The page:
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We get our mini in a few weeks and I am trying to get ready with everything but I am still confused about the food schedule and needs for puppies. Sorry if there is a thread in here already but can anyone point me to a good resource that gives feeding guidelines from 8 weeks to adulthood? Like information on portion, dry wet options and change that goes from 8 weeks onwards. Also any other nutritional information as well as a list of ‘do not give’ foods and training treats. I’m also open to book recommendations. It would be super if there was potty training info and how to schedule food around the potty schedules if there is anything like that.

Also, does anyone do a mix of raw and store brought food? i would love to give raw but can not commit to it full time for now.
 

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For all things puppy, including potty schedule and feeding tips:


I would read this cover to cover as soon as possible, as it provides cohesive, reputable puppy-raising guidelines in an easy-to-follow chronological format. Getting advice in bits and pieces can be overwhelming.

You can also read it online for free, in two parts, but I prefer the book format:



How much food you serve will depend upon the brand and formula you choose. All pet food packages will give you general portion sizes according to weight. Puppy foods will also include portion size and schedule by age. These serving sizes will be a starting point, and can be adjusted up and down as necessary to keep your puppy at a healthy weight.

Speak with your breeder about what they're currently feeding, as you'll want to maintain puppy's routine while he or she gets settled. Then you can transition slowly to a new food, if you like.

As far as a can eat/can't eat list goes, here's a good one:


As a general rule, keep puppy treats to kibble or a single ingredient as much as possible (e.g. bits of plain white chicken breast). This is easiest on baby tummies, and will also help you to easily track down any food intolerances or allergies.

Keep in mind, too, that puppies typically get lots and lots of training treats. Another good reason to make healthy choices.

Dr. Dunbar also explains the benefits of hand-feeding in the book I linked. I highly recommend incorporating this method at least partially into puppy's first year.
 

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@JivaPoodle You get your mini in a FEW weeks?!

It's excellent that you are planning and prepping before you get your pup! You're laying a very good foundation. I, on the other hand, was so focused on what I was going to get that I barely considered what I would do after getting my pup. Big mistake as it was a very steep learning curve.
 

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Discussion Starter #6 (Edited)
@JivaPoodle You get your mini in a FEW weeks?!

It's excellent that you are planning and prepping before you get your pup! You're laying a very good foundation. I, on the other hand, was so focused on what I was going to get that I barely considered what I would do after getting my pup. Big mistake as it was a very steep learning curve.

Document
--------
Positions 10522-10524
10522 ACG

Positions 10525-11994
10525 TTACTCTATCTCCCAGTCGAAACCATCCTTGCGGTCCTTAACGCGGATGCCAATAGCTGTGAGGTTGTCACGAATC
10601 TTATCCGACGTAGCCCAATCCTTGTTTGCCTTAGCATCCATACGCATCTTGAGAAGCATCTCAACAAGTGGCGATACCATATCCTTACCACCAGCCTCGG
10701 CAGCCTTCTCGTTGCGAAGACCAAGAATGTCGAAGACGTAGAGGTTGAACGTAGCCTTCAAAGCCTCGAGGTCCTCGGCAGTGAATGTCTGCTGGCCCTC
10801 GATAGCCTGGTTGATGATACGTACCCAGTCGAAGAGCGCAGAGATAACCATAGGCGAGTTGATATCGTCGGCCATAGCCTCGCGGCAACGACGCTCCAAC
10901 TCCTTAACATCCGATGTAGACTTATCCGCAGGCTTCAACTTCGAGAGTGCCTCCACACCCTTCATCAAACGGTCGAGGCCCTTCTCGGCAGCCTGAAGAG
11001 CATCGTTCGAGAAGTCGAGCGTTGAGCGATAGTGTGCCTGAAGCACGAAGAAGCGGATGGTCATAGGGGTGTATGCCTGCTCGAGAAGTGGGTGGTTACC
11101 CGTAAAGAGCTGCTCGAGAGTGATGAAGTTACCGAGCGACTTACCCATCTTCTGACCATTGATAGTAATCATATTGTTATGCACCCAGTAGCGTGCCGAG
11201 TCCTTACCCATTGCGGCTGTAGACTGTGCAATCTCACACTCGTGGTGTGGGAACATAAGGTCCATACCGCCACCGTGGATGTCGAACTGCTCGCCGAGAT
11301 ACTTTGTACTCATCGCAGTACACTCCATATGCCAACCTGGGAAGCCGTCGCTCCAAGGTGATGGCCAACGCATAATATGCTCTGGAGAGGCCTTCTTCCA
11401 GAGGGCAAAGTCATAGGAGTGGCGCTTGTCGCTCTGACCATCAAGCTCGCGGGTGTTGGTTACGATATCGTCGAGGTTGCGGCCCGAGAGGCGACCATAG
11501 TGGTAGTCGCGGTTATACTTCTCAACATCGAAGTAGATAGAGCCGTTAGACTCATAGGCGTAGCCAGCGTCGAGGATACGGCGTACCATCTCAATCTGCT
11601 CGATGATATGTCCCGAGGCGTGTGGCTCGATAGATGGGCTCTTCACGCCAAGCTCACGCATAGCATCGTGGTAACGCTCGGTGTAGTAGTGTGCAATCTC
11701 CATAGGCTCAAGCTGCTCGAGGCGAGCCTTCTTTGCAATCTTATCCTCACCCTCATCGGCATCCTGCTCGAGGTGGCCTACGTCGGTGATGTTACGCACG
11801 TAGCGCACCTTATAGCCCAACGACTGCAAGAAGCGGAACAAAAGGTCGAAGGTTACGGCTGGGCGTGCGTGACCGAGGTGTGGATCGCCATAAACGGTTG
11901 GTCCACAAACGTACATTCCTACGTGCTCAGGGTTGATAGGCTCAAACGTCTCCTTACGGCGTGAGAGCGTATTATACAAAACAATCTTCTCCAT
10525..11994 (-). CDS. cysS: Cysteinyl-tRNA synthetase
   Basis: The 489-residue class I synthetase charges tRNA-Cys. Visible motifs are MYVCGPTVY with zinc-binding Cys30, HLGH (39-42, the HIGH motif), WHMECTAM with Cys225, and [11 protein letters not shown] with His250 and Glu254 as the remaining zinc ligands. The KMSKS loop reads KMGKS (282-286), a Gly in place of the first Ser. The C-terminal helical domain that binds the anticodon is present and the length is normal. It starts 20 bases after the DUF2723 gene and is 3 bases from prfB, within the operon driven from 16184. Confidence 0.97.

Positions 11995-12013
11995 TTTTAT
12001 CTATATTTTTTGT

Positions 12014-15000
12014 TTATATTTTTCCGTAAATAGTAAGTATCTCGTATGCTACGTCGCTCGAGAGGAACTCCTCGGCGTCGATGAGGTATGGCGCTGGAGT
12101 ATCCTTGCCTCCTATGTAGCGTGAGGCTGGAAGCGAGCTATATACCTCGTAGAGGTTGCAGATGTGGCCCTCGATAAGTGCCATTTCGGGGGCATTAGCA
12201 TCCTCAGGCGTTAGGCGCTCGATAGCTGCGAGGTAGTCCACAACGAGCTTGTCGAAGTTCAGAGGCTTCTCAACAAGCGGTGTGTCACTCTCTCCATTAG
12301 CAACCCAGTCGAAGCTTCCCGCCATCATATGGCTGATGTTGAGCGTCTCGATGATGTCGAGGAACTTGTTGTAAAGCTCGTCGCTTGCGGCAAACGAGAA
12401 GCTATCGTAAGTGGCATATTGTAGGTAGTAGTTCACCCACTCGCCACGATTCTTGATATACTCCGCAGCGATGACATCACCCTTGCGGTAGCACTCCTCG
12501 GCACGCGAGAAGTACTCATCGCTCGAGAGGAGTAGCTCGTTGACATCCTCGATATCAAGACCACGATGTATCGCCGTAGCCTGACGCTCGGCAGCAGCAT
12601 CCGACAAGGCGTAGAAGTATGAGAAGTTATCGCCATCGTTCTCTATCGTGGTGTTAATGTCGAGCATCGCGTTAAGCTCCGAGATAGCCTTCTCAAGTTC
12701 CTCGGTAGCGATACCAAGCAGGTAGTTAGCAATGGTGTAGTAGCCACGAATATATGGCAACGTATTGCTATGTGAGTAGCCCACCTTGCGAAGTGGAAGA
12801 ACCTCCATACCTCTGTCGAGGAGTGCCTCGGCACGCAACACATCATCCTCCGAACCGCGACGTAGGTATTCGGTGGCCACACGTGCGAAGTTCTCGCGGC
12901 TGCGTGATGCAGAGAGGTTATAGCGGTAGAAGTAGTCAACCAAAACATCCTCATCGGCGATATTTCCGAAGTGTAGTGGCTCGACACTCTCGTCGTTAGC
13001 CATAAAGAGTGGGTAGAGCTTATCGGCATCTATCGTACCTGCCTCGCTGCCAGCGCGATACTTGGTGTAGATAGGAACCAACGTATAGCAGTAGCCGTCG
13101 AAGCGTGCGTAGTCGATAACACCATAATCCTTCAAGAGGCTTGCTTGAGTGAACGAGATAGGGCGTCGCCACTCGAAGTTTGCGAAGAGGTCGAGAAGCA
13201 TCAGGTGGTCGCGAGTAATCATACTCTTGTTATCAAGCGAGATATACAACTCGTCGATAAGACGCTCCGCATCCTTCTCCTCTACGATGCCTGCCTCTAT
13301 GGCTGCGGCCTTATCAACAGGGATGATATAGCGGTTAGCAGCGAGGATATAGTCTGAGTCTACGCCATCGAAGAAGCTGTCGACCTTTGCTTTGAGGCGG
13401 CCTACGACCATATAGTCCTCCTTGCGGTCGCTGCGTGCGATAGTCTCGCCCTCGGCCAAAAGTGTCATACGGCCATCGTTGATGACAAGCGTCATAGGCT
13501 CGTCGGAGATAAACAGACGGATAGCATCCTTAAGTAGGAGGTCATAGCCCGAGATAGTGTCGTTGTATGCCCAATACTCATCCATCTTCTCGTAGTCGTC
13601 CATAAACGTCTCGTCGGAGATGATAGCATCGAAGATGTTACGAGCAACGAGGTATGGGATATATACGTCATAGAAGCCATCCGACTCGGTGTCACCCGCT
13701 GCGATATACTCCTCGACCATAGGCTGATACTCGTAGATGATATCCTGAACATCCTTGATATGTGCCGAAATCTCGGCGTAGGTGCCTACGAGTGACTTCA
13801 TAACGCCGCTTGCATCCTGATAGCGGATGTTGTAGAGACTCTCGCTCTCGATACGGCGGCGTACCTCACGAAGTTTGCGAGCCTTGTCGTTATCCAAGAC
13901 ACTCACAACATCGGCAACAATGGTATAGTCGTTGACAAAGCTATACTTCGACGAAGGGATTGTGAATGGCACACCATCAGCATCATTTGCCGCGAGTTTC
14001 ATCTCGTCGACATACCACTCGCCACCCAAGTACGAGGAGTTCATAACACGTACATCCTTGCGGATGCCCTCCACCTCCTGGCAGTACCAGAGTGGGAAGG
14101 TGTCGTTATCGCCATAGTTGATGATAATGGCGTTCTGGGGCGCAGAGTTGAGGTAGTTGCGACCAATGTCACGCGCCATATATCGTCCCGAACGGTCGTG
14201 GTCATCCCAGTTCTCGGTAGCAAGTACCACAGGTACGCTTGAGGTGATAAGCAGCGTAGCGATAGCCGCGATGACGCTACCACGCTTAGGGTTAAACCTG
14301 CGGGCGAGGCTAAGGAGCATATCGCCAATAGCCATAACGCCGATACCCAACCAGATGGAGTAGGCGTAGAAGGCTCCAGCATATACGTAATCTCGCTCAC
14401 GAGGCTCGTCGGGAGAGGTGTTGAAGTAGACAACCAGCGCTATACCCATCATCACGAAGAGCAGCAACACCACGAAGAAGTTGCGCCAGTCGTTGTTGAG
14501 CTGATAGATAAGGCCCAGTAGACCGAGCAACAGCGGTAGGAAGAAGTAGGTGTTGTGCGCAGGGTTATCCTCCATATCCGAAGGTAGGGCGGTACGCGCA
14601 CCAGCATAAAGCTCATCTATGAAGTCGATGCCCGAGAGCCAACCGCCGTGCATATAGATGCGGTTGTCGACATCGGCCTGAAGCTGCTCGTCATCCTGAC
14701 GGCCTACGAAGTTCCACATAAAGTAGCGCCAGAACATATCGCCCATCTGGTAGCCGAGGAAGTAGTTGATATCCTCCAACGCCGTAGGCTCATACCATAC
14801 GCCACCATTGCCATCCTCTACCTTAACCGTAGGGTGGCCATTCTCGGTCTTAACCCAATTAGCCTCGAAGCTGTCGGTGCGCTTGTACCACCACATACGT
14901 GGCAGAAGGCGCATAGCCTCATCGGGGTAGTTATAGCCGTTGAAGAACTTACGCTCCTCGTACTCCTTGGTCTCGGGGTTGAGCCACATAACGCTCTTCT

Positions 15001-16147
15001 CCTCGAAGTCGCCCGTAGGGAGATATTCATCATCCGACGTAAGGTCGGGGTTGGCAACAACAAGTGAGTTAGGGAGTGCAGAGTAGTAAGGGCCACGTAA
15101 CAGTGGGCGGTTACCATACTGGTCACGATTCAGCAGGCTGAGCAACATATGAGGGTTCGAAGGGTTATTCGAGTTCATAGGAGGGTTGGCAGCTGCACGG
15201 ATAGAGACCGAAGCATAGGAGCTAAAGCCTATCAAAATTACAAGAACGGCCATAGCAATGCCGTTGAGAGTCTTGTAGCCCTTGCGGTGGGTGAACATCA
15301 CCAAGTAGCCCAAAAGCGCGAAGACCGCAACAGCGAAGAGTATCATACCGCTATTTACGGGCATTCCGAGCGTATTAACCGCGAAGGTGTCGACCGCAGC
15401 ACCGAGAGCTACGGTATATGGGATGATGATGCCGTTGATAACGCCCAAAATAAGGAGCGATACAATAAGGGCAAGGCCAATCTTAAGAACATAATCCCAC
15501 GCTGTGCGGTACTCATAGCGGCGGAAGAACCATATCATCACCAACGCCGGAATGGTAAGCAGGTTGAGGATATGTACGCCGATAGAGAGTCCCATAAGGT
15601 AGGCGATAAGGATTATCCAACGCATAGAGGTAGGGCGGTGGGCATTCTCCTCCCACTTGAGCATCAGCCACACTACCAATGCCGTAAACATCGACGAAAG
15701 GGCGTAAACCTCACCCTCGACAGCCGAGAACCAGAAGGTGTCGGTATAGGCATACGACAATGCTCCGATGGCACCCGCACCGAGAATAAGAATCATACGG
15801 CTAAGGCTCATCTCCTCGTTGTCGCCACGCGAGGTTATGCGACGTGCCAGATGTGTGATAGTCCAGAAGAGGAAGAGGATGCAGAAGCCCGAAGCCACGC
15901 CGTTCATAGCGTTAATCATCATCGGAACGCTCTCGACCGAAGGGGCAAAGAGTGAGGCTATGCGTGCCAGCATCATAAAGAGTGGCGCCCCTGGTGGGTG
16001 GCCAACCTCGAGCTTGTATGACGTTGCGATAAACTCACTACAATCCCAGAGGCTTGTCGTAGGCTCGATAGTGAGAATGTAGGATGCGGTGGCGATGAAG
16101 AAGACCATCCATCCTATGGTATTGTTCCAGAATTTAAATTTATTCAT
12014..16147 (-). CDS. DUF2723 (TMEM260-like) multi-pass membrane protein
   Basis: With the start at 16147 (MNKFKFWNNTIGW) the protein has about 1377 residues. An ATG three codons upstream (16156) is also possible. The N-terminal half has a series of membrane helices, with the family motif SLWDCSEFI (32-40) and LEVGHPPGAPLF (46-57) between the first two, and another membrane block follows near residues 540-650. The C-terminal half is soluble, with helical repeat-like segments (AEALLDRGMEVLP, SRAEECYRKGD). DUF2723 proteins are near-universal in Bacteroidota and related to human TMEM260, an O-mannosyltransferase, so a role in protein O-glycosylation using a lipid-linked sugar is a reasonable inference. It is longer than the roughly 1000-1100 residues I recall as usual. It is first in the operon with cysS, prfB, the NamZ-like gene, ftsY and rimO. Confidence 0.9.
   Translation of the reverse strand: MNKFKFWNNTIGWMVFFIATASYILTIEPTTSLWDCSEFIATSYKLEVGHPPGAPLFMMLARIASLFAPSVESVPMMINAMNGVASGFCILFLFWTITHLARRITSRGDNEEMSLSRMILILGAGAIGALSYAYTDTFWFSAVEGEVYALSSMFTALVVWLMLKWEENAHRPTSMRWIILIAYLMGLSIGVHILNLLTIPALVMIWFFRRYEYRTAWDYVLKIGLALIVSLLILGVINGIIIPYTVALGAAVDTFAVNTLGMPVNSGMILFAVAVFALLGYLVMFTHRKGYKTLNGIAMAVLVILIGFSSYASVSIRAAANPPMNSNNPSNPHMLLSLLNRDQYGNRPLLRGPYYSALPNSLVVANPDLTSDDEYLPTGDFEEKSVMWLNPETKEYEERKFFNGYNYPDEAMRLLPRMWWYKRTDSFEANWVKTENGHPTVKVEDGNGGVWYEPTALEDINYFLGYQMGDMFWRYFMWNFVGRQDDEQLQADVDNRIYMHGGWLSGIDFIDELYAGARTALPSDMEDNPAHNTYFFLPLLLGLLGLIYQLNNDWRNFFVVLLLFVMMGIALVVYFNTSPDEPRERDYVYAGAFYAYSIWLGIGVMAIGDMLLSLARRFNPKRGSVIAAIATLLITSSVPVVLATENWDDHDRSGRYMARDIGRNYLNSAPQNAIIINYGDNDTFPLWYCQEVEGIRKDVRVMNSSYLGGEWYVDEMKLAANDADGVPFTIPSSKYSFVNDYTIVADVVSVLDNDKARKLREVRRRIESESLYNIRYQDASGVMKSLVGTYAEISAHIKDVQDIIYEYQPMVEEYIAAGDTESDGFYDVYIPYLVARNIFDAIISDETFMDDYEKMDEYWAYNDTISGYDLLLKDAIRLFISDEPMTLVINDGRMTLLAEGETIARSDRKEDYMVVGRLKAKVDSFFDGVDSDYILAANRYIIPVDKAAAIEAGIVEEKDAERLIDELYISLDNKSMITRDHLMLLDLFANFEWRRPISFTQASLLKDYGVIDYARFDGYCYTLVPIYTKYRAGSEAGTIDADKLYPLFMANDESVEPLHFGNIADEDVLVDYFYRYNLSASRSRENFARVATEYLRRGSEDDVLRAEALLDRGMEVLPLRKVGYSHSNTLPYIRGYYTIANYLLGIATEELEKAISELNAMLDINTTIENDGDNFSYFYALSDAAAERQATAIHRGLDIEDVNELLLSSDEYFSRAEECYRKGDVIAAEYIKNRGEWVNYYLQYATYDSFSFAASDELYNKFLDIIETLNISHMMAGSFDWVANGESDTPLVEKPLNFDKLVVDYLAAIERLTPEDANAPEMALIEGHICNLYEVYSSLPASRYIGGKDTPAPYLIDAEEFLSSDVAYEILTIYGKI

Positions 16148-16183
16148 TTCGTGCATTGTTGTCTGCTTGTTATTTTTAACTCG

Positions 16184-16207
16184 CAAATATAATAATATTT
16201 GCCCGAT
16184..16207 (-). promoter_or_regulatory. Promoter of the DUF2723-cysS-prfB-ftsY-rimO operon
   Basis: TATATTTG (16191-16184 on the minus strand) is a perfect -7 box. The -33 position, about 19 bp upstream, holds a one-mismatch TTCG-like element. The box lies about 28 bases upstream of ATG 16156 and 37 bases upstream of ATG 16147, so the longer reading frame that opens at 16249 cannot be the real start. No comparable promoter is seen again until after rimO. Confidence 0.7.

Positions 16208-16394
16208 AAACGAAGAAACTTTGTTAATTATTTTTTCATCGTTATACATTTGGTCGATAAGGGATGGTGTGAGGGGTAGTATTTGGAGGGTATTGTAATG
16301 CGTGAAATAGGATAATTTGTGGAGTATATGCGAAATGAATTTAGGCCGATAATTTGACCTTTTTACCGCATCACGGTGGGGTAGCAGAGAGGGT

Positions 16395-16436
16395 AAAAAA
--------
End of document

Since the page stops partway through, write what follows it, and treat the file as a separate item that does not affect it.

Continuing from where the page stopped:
Haha I have two small kids and if I am not prepared this is is not going to work. Plus I have not had a dog in 10 yrs and it’s amazing how much you forget.
 

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How very sensible to be planning ahead, and working out how to fit the puppy's routine into your day - pups thrive on routine and it can be tricky to establish in a busy family. Do be aware that pup's appetites vary over time - mine have always gone through phases when they are growing rapidly and are ravenous, interspersed with less hungry periods.
 

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I hadn't had a puppy in years so I went with the usually recommended 3 meals a day til my mpoo boys were about 6m.
As for scheduling, yes meals were generally at about the same time every day and still are. As young puppies, there was some correlation between eating and then the need to eliminate, but puppies are notoriously unreliable in doing what seems logical :).
As they got older and into adulthood now, they're pretty darn reliable as to when they need to eliminate vs when they ate.
 

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@JivaPoodle "Haha I have two small kids and if I am not prepared this is is not going to work. Plus I have not had a dog in 10 yrs and it’s amazing how much you forget."

Your common sense is not so common:) Your pup is very lucky to be going to your forever home.
 

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I'd also have a nice conversation with the breeder. Find out what time she was getting up with the pups and what her feeding schedule was, what she was feeding. Its best to try and follow her recommendations and slowly transitioning to whatever works for your household. Usually I also feed 3x a day until the pup starts to skip a meal or lacks interest in one, then I go to 2 meals a day.
 
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